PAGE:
Photo Courtesy Brett Levin, used under creative commons license. "Colorado Legal Grow," 2013

Photo Courtesy Brett Levin, used under creative commons license. “Colorado Legal Grow,” 2013

Washington’s neighbor to the south legalized possession, manufacture, and sale of marijuana in Tuesday’s election. Much of Oregon’s regulatory marijuana law is still under construction, but what is completed is a compilation of elements from Washington’s and Colorado’s marijuana laws.

Even with an intricate law, the bottom line is possession, manufacture, and sale of marijuana is legal for people at least 21 years of age.

While Washington’s law requires a 25 percent tax at each point of sale — production, processing, and retail — Oregon will charge a one-time tax to producers of $35 per ounce for flower, $10 per ounce for leaves, and $5 each for immature plants.

A major difference between Oregon’s and Washington’s laws is the allowance for Oregon residents to grow their own plants. Home cultivation is prohibited in Washington. Similar to Colorado’s law allowing possession of six plants, residents in Oregon are allowed four plants.

While Washington capped the number of retail licenses at 334, Oregon chose not to cap the number of retailers.

Rules regarding medical marijuana have not yet been addressed, but given issues recently reported by The Seattle Times, it wouldn’t be a shock to have the Oregon Liquor Control Commission, the regulating body that will oversee the manufacture, sale, and possession of marijuana, keep tabs on how Washington handles integrating medical and recreational marijuana retailers.

OLCC Executive Director Steven Marks said the commission will work on closing loopholes and creating a comprehensive law that will prevent sales to minors, establish standards, and support law enforcement. The measure will take effect on July 1, 2015. The commission has until Jan. 1, 2016 to create a regulatory system for recreational pot businesses.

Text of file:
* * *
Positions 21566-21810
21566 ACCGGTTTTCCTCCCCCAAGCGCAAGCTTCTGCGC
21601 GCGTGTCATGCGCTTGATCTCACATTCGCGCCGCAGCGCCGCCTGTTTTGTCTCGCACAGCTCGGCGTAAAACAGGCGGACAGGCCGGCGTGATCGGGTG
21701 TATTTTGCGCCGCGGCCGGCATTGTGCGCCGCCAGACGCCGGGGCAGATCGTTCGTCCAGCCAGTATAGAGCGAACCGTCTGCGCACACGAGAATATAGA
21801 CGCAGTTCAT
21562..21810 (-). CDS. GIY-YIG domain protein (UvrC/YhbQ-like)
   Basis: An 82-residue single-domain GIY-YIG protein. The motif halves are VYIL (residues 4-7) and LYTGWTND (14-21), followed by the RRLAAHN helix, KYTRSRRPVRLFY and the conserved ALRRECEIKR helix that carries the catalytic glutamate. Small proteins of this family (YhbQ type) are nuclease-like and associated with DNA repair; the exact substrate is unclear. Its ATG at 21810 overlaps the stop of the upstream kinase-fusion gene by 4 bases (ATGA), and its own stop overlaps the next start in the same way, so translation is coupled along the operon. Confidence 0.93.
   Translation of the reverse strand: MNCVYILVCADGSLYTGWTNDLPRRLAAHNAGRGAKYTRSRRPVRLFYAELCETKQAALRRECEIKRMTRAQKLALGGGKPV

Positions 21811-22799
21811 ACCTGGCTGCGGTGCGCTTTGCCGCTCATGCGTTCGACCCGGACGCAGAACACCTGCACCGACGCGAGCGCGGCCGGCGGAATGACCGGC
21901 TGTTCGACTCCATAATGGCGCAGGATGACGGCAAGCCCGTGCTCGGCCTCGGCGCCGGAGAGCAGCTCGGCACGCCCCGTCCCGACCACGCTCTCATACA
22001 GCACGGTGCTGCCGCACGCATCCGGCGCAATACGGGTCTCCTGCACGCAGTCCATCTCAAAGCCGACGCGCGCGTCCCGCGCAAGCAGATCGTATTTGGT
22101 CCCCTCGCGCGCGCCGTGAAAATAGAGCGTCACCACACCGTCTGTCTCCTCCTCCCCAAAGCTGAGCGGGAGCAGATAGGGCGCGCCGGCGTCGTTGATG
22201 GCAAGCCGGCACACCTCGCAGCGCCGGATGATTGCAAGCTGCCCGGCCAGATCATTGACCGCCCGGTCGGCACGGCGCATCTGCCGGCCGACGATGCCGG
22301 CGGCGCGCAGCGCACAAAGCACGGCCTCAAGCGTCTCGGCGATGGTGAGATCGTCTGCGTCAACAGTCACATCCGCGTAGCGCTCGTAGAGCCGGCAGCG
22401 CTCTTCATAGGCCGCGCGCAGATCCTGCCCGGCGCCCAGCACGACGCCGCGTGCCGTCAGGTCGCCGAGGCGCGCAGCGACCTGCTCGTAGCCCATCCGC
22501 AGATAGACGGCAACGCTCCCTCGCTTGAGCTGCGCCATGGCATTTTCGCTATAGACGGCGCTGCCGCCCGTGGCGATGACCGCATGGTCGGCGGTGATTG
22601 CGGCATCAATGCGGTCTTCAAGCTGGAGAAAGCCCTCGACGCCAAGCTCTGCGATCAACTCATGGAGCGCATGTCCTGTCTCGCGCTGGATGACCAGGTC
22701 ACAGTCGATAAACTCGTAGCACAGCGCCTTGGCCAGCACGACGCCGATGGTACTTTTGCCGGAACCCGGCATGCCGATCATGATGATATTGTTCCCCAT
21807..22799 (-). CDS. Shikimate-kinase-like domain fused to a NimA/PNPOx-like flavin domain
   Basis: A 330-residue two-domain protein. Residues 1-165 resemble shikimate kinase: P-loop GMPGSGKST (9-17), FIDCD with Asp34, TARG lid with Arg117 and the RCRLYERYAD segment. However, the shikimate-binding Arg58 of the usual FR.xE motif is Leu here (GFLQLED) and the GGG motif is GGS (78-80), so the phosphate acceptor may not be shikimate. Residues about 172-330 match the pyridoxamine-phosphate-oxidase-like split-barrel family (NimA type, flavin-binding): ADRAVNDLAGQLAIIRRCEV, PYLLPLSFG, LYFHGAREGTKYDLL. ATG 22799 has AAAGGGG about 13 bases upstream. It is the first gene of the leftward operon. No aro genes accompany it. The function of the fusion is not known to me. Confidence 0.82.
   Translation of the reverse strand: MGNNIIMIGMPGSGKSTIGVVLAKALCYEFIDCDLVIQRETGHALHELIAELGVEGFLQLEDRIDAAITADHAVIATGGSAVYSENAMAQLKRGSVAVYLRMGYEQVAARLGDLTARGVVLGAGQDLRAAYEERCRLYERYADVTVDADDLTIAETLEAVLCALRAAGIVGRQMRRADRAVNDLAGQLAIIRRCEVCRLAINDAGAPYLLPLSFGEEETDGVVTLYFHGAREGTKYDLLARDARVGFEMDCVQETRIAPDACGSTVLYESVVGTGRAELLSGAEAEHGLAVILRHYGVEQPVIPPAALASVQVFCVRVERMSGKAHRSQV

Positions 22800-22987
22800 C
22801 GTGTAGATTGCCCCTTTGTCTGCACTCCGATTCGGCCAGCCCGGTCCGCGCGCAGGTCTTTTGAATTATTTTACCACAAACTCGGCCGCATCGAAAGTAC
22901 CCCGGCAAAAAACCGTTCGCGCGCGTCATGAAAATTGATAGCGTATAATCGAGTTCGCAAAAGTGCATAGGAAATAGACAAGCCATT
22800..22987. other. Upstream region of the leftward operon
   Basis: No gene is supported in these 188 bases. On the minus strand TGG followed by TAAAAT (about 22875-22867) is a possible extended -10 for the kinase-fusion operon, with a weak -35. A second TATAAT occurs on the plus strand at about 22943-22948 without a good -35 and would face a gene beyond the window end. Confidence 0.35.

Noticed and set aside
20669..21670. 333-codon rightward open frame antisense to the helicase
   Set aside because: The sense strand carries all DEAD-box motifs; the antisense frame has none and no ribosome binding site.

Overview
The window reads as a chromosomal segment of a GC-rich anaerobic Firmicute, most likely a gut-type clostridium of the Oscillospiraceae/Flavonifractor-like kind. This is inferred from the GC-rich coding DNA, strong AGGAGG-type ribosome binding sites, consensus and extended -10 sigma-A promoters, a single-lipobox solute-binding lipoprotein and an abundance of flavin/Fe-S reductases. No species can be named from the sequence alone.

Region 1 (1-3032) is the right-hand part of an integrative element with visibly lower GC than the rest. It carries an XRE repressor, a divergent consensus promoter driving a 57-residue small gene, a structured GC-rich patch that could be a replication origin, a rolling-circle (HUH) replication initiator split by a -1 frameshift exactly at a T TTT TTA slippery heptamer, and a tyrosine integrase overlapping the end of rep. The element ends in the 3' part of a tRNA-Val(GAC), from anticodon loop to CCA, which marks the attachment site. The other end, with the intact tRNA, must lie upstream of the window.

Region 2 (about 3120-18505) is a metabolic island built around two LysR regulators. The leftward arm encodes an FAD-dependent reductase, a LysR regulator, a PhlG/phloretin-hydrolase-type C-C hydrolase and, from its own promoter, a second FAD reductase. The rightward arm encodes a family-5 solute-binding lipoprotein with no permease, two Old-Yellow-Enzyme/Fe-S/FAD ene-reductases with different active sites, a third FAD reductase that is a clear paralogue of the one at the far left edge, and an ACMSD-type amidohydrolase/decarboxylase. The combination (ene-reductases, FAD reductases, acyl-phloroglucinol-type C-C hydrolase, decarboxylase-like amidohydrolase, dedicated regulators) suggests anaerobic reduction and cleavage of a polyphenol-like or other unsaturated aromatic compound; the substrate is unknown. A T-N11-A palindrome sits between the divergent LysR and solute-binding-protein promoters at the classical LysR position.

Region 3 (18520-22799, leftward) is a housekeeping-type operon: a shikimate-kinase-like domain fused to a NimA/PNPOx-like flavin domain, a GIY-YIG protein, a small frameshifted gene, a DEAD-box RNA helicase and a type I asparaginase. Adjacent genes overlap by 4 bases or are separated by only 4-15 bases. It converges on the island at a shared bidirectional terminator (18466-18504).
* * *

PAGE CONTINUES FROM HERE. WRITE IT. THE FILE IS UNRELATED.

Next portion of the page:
The OLCC will accept business license applications until Jan. 4, 2016. The majority of regulations for growers, processors, wholesalers, and retailers have not been finalized. According to the OLCC, a public rule-making process will determine regulations for the different licenses.

“Although we have learned much already, we will continue to look to our Washington and Colorado neighbors for best practices and opportunities for improvement,” Marks said in a statement.

Residents in Alaska and Washington, D.C., also voted to legalize marijuana Tuesday. A proposal to legalize medical marijuana was shut down by voters in Florida. California, Massachusetts, Maine, Nevada, and Arizona are expected to have recreational marijuana initiatives on the ballot in 2016, according to CNN.